Quality Systems Concepts, Inc., New Holland, PA
(Received 13 May 1997; accepted 14 November 1997)
A technique is presented to measure the isotropic elastic constants of small specimens using instrumentation designed for the ultrasonic measurement of thickness. Specimens as small as 5 mm × 5 mm × 0.5 mm can be measured. Shape is not critical as long as the major faces are plane and parallel. Young's modulus E, the shear (stiffness) modulus G, and Poisson's ratio μ are calculated from measurements of density and ultrasonic shear and longitudinal wave velocities. Samples of automotive valve train materials and of brake drum materials were machined from components, measured, and analyzed. Specimens included gray cast iron during stages of a development process, chill cast iron, hardened cast iron, low alloy steel, tool steel, stainless steel, a nickel-based superalloy, and a powder metal alloy. The magnitudes of the measured values of the elastic constants are reasonable when compared with published values available for some materials. The measurement error for each of the constants is estimated to be less than 1%.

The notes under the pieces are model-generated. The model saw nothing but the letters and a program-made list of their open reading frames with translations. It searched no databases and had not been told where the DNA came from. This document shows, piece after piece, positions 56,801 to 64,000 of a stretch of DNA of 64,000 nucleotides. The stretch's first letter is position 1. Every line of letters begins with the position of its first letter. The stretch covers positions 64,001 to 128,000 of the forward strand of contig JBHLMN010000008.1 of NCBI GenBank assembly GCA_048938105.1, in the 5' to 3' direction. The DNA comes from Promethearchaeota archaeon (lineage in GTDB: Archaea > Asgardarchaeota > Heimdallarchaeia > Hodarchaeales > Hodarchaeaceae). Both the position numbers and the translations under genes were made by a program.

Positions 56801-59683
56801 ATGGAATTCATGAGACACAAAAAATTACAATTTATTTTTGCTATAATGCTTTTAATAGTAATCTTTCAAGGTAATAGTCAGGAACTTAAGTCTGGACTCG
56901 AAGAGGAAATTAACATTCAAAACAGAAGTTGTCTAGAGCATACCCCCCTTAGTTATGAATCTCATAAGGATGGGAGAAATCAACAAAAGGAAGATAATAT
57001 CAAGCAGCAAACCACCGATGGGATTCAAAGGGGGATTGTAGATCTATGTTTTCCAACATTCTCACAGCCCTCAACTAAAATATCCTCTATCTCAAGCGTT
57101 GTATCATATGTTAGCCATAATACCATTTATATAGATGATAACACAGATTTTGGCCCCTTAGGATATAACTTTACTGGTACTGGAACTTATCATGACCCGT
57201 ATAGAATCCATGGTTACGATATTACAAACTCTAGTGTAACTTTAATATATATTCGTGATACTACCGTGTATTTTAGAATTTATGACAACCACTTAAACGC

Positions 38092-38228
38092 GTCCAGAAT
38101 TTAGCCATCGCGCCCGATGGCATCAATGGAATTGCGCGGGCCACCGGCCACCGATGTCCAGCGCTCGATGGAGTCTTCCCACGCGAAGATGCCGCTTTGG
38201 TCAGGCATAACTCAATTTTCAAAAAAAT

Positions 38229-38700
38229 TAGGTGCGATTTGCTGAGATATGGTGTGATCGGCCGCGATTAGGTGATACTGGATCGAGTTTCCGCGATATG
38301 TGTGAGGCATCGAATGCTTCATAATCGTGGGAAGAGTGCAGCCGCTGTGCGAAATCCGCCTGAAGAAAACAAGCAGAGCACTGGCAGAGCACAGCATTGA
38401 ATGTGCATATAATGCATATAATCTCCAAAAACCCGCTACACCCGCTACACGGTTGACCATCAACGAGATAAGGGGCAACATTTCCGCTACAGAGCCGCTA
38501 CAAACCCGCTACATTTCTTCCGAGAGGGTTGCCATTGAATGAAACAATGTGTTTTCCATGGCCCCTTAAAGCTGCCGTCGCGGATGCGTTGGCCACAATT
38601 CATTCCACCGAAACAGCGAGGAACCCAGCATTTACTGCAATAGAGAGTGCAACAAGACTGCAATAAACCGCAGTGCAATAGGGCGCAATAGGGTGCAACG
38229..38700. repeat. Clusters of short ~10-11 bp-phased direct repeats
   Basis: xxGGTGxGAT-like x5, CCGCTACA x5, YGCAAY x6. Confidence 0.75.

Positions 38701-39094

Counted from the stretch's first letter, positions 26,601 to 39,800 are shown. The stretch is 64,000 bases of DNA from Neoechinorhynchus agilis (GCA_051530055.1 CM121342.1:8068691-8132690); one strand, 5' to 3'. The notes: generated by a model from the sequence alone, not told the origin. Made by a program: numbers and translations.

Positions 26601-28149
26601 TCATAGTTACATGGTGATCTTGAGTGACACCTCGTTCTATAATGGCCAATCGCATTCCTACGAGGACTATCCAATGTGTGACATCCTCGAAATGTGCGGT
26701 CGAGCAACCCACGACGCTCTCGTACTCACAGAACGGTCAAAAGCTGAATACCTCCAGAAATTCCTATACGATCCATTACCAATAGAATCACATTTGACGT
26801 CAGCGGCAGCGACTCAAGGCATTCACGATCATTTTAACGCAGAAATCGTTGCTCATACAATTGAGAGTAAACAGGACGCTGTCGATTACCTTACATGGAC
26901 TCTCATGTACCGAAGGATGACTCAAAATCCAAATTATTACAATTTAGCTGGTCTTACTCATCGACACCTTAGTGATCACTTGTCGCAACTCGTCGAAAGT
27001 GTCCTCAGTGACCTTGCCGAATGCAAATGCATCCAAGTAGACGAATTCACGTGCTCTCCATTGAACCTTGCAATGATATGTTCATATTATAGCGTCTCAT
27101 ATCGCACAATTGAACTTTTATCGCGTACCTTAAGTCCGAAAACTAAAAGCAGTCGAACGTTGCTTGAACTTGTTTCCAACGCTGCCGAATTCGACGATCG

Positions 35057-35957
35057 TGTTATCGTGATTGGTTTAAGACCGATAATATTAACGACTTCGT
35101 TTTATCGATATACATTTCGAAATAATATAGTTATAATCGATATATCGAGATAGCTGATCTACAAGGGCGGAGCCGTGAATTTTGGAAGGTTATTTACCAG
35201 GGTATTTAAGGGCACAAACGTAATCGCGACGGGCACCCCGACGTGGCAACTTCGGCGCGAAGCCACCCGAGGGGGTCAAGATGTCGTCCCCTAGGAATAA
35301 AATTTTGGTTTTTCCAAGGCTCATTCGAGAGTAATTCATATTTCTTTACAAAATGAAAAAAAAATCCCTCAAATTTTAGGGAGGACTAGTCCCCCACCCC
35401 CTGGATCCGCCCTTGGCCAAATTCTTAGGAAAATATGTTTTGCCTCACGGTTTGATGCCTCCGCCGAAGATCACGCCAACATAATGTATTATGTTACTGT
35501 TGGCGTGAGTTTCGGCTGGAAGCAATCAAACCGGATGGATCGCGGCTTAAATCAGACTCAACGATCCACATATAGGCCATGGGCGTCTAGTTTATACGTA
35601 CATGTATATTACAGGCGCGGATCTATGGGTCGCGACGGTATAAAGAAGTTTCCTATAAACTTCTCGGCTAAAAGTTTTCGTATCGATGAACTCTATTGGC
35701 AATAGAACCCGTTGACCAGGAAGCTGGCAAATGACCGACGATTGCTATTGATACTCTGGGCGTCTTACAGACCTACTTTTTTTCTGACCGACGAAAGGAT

Moduli determined by this method can be used in finite element analysis to improve design. When material properties are different near the surface, elastic constants characteristic of the surface layer can be measured. The development of new fabrication, alloying, or treatment processes can be monitored to assure the production of the desired material properties if modulus or some property correlated with modulus is desired. When the material properties are a function of the fabrication process, e.g., small castings or powder metal components, reliable elastic constants can be found. “Small” is relative to the practicality of cutting tension bars and torsion rings from parts, so “Small” may seem rather large in some cases. Metal stampings can be analyzed in a through-thickness direction. The elastic properties of nonmetallics—ceramics, glasses, and plastics—can also be measured.
Paper ID: JTE11997J